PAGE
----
There are obviously good reasons for being aware of regulated or prohibited foods when creating your recipes. Sometimes, products are banned for other reasons too. What’s interesting, though, is that not only do these rules and customs change over time, they can change dramatically by country.
While some food products are happily embraced in some places, you might find specific foods banned in other countries because of the ingredients they use. Take a look at these ten, sometimes surprising, foods that are freely on sale in one country but banned elsewhere.
Blueberry Nutrigrain Bars
These treats are illegal in Finland, France and Norway due to the artificial colouring they contain (Blue #1). The dye is considered unhealthy. However, it’s the red and yellows dyes that have been found to be the most problematic, particularly for children, as they’ve been linked to hyperactivity and a lack of concentration.
While the French enjoy horse meat, it’s generally frowned on in the UK (as the 2013 horsemeat scandal revealed). However, it’s actually illegal in California and Illinois. There isn’t a health reason for abstaining from horse meat but horses, like dogs or cats, are often seen as companions or pets rather than food.
The original Mountain Dew was banned around the world due to its brominated vegetable oil (BVO) content. BVO was first patented as a flame retardant, but was used for decades as an emulsifier in American carbonated drinks.
The problem is bromine which is toxic and corrosive in vapour form and research has shown that it builds up in the body over time. It’s banned in the UK and around the world but is still being used in the US. Mountain Dew has since reformulated its product without BVO.
The seemingly harmless poppy seed sprinkle found on bagels wouldn’t be welcome in Saudi Arabia, Singapore, Taiwan or the UAE. This is largely due to their opiate content, although only one poppy (papaver somniferum) can make this claim. The trace amounts aren’t enough to have any effect but drug screening tests have come back positive for morphine and codeine following the consumption of a seed sprinkled bagel. Singapore’s Central Narcotics Bureau consider them prohibited goods and Saudi Arabia bans them under religious reasons as well.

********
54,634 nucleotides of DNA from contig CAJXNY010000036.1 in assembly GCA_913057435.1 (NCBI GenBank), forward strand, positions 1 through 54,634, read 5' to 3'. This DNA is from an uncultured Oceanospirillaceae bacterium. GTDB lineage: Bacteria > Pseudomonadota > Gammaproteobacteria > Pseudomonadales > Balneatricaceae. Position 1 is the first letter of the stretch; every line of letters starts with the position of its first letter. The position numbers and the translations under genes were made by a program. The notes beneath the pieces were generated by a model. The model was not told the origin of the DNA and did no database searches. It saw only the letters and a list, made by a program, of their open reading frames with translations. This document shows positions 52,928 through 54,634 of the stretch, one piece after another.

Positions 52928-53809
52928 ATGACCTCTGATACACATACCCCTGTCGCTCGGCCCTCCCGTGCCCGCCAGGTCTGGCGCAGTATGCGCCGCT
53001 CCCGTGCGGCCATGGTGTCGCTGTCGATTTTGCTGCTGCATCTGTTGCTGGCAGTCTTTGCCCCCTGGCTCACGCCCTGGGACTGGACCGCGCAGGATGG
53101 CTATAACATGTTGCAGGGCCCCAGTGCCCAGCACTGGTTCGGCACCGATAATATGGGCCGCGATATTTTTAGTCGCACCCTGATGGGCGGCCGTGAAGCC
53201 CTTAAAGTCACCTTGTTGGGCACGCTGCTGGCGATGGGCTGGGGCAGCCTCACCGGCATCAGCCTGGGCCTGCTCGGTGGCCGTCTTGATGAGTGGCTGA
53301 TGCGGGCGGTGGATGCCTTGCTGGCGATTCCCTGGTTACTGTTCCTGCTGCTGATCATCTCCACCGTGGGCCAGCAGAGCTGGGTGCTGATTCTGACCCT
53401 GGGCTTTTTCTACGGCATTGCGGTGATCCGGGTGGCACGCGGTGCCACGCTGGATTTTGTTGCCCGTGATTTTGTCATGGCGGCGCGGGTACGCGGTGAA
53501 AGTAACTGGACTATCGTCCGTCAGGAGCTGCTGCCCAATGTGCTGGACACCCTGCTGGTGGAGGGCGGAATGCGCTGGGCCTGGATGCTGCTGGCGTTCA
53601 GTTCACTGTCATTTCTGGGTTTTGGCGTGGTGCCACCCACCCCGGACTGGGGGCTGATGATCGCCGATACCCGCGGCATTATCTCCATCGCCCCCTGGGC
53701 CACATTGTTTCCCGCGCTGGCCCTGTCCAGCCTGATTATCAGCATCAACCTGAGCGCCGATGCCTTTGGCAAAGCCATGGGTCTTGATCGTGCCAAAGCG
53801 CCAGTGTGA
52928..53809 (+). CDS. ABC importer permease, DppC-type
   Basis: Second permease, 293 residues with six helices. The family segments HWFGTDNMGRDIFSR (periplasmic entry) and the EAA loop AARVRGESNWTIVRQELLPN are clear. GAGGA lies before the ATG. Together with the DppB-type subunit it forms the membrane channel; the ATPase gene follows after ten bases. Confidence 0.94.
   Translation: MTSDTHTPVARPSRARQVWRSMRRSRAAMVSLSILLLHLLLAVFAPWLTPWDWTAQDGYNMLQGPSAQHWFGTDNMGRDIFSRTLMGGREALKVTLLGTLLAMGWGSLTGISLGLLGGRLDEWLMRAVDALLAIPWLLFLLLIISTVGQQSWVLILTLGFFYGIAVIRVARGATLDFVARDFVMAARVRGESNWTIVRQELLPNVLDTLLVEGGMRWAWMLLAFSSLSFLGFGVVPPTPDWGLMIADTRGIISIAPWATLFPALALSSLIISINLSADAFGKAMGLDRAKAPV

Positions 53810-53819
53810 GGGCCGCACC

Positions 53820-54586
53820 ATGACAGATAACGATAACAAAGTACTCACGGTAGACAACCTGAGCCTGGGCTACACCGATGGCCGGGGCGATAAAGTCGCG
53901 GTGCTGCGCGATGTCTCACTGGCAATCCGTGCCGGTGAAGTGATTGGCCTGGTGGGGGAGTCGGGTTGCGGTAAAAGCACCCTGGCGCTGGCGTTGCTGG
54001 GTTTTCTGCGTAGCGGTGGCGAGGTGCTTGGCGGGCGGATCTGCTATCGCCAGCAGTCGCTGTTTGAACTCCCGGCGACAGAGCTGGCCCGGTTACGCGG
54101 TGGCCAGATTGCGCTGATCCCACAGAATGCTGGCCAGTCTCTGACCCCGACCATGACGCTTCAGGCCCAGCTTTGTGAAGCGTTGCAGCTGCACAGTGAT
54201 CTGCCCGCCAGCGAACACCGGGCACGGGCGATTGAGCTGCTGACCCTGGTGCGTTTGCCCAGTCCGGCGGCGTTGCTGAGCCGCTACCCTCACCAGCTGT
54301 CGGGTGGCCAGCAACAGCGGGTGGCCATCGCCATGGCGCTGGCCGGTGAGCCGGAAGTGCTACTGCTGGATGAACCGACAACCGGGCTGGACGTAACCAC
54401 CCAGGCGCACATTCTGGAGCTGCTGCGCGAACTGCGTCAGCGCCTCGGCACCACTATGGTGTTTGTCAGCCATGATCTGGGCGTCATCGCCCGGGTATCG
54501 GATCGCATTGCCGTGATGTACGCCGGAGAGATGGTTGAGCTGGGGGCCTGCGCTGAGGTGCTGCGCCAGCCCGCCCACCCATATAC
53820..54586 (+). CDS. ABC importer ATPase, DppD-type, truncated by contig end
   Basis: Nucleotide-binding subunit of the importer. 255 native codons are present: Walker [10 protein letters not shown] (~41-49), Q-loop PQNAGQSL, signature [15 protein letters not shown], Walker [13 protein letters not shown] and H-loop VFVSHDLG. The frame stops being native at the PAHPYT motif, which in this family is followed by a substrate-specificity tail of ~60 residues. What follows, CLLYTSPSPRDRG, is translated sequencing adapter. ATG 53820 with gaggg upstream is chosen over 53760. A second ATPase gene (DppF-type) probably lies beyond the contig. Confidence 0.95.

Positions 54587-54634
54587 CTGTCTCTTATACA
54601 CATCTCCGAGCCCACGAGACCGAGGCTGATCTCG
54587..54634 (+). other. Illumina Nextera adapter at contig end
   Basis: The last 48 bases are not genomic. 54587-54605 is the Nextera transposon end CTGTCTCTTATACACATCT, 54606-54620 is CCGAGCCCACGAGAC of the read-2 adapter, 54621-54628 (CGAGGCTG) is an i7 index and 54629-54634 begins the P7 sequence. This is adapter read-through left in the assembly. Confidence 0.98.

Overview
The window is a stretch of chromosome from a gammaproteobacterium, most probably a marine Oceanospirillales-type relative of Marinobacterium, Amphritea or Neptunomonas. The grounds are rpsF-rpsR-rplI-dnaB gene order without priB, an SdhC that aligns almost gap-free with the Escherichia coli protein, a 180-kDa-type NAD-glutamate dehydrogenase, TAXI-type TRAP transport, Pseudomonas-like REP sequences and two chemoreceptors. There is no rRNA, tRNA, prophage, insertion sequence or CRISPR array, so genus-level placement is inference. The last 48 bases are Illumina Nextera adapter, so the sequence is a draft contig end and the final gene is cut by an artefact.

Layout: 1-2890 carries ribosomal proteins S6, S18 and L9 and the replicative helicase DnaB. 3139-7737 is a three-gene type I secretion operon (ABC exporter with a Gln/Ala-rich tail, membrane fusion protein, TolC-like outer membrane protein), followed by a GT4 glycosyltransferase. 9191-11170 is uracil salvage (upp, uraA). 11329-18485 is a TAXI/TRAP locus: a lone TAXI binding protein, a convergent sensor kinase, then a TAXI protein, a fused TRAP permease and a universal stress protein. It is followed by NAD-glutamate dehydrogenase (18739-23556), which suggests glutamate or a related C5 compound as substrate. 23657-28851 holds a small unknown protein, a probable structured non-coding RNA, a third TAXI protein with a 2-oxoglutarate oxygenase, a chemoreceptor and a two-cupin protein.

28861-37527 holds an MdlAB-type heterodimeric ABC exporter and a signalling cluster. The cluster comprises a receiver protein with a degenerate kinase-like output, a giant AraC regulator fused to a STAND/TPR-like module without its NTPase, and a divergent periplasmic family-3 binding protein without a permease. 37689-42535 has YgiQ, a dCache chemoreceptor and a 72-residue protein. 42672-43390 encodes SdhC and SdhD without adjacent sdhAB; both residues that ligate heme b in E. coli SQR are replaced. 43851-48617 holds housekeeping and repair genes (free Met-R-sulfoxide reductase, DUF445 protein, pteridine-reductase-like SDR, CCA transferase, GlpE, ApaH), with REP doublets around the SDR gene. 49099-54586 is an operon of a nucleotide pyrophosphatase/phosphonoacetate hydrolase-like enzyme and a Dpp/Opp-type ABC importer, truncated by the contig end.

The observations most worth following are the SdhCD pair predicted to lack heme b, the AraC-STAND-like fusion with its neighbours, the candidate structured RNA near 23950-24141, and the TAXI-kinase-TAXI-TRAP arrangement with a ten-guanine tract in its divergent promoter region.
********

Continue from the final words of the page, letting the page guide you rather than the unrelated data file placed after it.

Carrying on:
Another French favourite, foie gras is illegal in India and until recently San Paulo (overturned in 2016). India considers the force-feeding process (to fatten up the liver of geese/ducks) unethical. Although it is sold and eaten in the UK, it’s not produced here as it would be illegal to do so under animal welfare law. This is also the case in other European countries.
The samosa presents a religious conflict in Somalia. The three-pointed triangle is considered representative of the Christian Holy Trinity by Al-Shabaab (Islamist Extremists) so they banned samosas in the areas they control in 2011.
Jelly cups are illegal in the UK and restricted elsewhere. Those that contain konjac gum or konjac glucomannan are banned because their slippery texture could cause choking, particularly those designed to be swallowed in one go.
The Scottish traditional dish has been illegal in the USA since the 1970s because of a longstanding ban on food products containing sheep lung. New rules are set to be finalised in 2017 which may lift the ban and bring in a new revenue stream for Scotland.
Illegal in Australia, Canada, USA and Scotland, raw milk is milk that hasn’t been pasteurised. As such, it may still contain pathogens that are dangerous for human consumption (such as listeria and E.coli). Raw milk is legal in England and Wales.
Kinder Surprise Eggs
While most people are content to remove the plastic item within, this child-favourite product contravenes the US 1938 Federal Food, Drug and Cosmetic Act in that it contains a ‘non-nutritive object’ and is therefore illegal.